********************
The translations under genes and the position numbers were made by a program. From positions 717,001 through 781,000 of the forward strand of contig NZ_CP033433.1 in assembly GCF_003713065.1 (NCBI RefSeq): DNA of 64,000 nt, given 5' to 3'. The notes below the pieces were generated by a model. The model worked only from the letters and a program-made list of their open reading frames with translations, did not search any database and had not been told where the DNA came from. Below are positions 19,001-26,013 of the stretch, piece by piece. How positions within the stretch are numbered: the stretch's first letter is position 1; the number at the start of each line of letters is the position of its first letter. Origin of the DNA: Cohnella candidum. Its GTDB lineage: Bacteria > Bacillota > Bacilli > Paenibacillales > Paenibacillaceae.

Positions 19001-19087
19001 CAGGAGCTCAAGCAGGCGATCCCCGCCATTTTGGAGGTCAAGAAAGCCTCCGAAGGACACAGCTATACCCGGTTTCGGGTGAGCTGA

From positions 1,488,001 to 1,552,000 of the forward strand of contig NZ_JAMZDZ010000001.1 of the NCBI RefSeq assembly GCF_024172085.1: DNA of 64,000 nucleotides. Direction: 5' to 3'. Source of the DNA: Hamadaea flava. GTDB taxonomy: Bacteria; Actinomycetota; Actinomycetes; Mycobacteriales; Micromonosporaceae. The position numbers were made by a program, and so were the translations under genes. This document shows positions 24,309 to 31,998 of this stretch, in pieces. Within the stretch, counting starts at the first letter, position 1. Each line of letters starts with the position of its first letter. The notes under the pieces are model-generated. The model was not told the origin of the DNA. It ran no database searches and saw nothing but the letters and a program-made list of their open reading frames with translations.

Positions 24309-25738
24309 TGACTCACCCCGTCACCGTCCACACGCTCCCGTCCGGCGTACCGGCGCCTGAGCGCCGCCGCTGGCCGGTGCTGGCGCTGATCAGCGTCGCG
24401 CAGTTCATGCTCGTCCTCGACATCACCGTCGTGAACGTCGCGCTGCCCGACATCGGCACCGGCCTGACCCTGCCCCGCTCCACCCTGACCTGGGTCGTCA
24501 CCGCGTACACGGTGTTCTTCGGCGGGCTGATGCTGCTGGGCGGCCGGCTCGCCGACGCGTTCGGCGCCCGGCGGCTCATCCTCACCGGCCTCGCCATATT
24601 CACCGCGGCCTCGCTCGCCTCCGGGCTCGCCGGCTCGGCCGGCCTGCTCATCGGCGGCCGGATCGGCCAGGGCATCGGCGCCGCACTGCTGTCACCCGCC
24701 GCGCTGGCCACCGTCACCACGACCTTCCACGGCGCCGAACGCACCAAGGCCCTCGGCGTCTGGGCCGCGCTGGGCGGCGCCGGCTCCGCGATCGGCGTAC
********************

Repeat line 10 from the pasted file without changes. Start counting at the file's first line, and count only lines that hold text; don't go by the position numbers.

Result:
24701 GCGCTGGCCACCGTCACCACGACCTTCCACGGCGCCGAACGCACCAAGGCCCTCGGCGTCTGGGCCGCGCTGGGCGGCGCCGGCTCCGCGATCGGCGTAC